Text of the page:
A suburban Atlanta police officer resigned after his department said he used foul language and inappropriate tactics during the arrest of a 65-year-old grandmother during a traffic stop, recorded on a police dashboard camera.
Alpharetta Officer James Legg had been called in as backup during a May 4 traffic stop because the Lyft driver would not sign a ticket and refused another officer’s order to get out of her car, officials said.
In a letter to Alpharetta Public Safety Director John Robison released Friday, Legg said he felt he behaved appropriately and followed his training.
“I judged her actions to be passive resistance and used very limited force to end a multiple minute encounter with the suspect,” he said. “Maybe I should not have used profanity, but its immediate effectiveness is not questionable and I do believe I acted reasonably under the circumstances.”
Dashcam video showed Legg pointing at the driver and shouting, “You’re not in charge. Shut the f—- up and get out of the car.”
When the woman got out of the car, Legg yanked her arm. She was screaming as officers put her hands behind her back and handcuffed her.
Earlier, Robison had posted a video on the department’s Facebook page saying that he had launched an internal affairs investigation.
The official did not name Legg in the post, but said the officer “interjected himself into the situation using language and tactics that were inappropriate, even inflammatory.”
Legg had been suspended, pending the investigation, but said he did not think he would be treated fairly.
“I do not feel I will get a fair internal affairs investigation from you due to the comments you made on Facebook prior to interviewing any of the other officers, or even me,” he wrote to Robison. “Rather than let an independent agency or officer review my performance, you have all but issued a statement finding my actions unworthy, unreasonable, and in violation of policy.”
CNN was attempting to contact the former officer.
Police said the situation began when another officer pulled the woman over because she had drifted out of her lane during a turn. He said she nearly caused an accident. The driver would not sign the ticket and said she wanted to speak to a supervisor. On camera, she can be heard refusing to exit the vehicle, or sign the ticket, until a supervisor could arrive on scene.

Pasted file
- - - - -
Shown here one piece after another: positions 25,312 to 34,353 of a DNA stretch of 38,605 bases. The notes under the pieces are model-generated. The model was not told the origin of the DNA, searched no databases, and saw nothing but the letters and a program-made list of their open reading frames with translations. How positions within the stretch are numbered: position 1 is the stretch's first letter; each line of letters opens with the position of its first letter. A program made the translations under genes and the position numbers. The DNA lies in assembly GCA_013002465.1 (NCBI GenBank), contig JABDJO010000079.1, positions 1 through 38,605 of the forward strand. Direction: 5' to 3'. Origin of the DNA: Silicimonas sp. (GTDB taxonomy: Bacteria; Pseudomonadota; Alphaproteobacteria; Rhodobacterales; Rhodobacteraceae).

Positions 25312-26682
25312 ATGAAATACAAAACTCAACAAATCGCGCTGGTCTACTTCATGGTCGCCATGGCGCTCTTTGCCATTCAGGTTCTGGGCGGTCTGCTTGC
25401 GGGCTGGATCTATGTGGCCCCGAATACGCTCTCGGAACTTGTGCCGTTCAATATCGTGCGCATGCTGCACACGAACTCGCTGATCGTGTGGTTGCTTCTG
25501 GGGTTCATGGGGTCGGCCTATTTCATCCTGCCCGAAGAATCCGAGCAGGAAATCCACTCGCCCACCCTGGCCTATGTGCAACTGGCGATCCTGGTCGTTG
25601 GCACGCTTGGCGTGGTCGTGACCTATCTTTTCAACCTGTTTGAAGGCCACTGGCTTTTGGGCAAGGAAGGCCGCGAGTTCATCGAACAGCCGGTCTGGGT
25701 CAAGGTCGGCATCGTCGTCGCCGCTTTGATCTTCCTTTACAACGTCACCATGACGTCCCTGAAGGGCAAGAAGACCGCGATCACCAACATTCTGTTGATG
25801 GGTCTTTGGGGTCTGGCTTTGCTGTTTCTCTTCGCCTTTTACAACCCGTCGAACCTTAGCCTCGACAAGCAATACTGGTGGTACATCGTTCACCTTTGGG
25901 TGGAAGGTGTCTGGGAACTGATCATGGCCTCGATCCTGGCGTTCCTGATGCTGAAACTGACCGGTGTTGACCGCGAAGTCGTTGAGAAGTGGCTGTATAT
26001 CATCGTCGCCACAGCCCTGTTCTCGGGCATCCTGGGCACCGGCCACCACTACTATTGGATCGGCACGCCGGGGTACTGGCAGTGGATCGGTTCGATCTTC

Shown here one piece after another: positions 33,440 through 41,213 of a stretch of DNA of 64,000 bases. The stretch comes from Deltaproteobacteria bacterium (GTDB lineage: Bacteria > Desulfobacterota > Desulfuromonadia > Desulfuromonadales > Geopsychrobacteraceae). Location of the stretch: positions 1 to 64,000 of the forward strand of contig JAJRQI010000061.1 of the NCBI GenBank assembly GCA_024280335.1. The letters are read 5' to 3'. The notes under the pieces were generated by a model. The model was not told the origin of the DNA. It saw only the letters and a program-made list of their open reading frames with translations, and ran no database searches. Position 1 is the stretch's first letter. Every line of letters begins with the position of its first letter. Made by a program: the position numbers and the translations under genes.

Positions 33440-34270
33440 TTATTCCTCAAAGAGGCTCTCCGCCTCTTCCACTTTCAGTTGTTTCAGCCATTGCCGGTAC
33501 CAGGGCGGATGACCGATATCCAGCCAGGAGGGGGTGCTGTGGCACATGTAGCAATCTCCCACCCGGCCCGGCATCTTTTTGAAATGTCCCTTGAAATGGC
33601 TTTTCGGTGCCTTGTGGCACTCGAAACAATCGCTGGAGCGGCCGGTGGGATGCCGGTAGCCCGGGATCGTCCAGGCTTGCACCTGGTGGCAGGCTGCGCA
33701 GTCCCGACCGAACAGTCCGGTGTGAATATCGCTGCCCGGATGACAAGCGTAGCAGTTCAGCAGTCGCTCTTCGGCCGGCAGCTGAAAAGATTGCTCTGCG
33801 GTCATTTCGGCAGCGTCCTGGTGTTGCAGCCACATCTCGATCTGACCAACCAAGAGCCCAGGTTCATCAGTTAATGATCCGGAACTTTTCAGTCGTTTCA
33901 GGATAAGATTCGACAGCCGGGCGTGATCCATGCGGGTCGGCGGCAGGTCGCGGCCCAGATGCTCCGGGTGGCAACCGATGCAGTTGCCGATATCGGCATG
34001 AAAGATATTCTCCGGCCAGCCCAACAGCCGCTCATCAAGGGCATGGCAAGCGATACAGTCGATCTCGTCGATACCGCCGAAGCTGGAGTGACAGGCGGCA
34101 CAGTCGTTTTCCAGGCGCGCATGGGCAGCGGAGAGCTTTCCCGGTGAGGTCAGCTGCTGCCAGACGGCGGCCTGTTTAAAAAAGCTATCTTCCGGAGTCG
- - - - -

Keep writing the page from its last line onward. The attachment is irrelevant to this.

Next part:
That officer reached into the car to open the door and repeatedly told her to step out of the car.
Police said that the woman tried to close the car door and hit the officer.
He then reached into the car to pull her out of the vehicle and told her she was under arrest for disorderly conduct.
The woman screamed, “This is a violation of my rights” and later said, “If you break my arm, we will have a problem.
When backup arrived, a second officer tried to help pull her out of the vehicle.
Neither of these officers have been identified.
In the video, Legg started shouting at the woman just after she agreed to get out of the car. In his letter, Legg said he stepped in because other officers were unable to complete the arrest and his language got the woman out of the car.
CNN has not been able to contact the woman, but affiliate WSB identifies her as Rose Campbell, a 65-year-old grandmother.
“I’m going to be honest with you I felt violated,” Campbell told WSB. “I felt not only that my space had been violated, but that he was not respecting me.”
Campbell’s attorney, Mutepe Akemon, said his client pleaded guilty to disorderly conduct. But Akemon said he will work to get that charge dropped.
An allegation of improper lane change was dismissed, Akemon said.
Campbell was carrying a passenger at the time of the incident.
Lyft said the way Campbell was treated was unacceptable. “What happened to Ms. Campbell occurs all too often to black Americans who are frequent victims of racial profiling,” spokesperson Alexandra LaManna said.
Robison said that he would continue to investigate the incident and has asked the Georgia Bureau of Investigation to conduct a separate, independent probe.
CNN’s Tina Burnside contributed to this report.